Celina police get new home through Cookeville Housing

 

NEW HOME FOR CITY POLICE-The Cookeville Housing Authority has donated the use of one of its public housing units in Celina to house the city police department. On hand for the official announcement last week were (l-r) city police chief Danny Monday, Celina mayor Buddy Thompson and Cookeville Housing Authority executive director Dow Harris. (Staff photo by Kevin Donaldson)

NEW HOME FOR CITY POLICE-The Cookeville Housing Authority has donated the use of one of its public housing units in Celina to house the city police department. On hand for the official announcement last week were (l-r) city police chief Danny Monday, Celina mayor Buddy Thompson and Cookeville Housing Authority executive director Dow Harris. (Staff photo by Kevin Donaldson)

By KEVIN DONALDSON

CELINA-The city police department has a new home here, thanks to an arrangement with the Cookeville Housing Authority (CHA).

CHA has donated the use of one of its public housing units here as a station for the city police department. 

The new police station is located at 313 Green Street, just a short distance away from the city square, and also a short drive from city hall.

Dow Harris, executive director for CHA, was in Celina last Thursday and met with police chief Danny Monday and mayor Buddy Thompson on the new move.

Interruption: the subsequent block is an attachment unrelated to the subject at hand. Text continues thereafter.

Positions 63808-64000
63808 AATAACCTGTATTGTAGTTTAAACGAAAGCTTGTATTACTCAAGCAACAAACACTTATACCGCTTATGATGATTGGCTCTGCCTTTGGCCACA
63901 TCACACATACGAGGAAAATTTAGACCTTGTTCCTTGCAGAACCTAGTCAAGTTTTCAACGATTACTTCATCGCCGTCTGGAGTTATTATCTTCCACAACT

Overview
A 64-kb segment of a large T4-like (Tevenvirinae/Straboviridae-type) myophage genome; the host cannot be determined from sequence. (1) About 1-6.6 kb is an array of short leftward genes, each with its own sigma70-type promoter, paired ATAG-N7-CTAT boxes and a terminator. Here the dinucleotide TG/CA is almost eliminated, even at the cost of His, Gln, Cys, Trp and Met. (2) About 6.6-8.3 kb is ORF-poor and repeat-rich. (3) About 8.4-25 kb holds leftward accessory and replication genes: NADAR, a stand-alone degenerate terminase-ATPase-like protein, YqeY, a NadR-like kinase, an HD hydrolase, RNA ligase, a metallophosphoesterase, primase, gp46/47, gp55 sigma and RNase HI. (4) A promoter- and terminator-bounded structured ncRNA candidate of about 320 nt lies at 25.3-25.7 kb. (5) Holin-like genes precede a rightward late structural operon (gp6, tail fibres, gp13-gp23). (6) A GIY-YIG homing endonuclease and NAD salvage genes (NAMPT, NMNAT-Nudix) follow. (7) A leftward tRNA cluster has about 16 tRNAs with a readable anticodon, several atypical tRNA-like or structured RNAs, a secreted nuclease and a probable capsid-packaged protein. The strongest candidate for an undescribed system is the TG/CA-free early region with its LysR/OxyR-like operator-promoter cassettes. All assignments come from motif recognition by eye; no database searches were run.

“We really appreciate the city of Celina here,” Harris said, adding the CHA has a police station or substation located in every community the organization serves. 

“When there is a police presence in a neighborhood, in makes a big difference in the safety and security of the surrounding area,” Harris said. “It’s a big plus for the whole community.

“Residents in these neighborhoods and communities can get to know the officers on a personal basis, and that helps build trust,” he said.

Thompson thanked the CHA for its help in locating an expanded facility for the department. “This will be a good headquarters for our police force, and a good place for them to complete all the paperwork that is a big part of their jobs,” Thompson said.

Monday also thanked the CHA for their help. “Going from a one-room situation (at city hall) to a full-sized facility is going to help us tremendously,” Monday said. “We really appreciate the housing authority giving us this opportunity.”

The CHA has 549 conventional public housing units, located in Algood, Baxter, Celina, Cookeville, Gainesboro and Monterey, according to its website, and also has an 80-unit apartment village in Cookeville. It was established in October of 1952 and construction began on its first low-income housing development in 1957. 

The CHA mission statement is to “provide safe, decent, and affordable housing; create opportunities for resident’s self-sufficiency and economic independence; and assure fiscal integrity by all program participants,” the website says.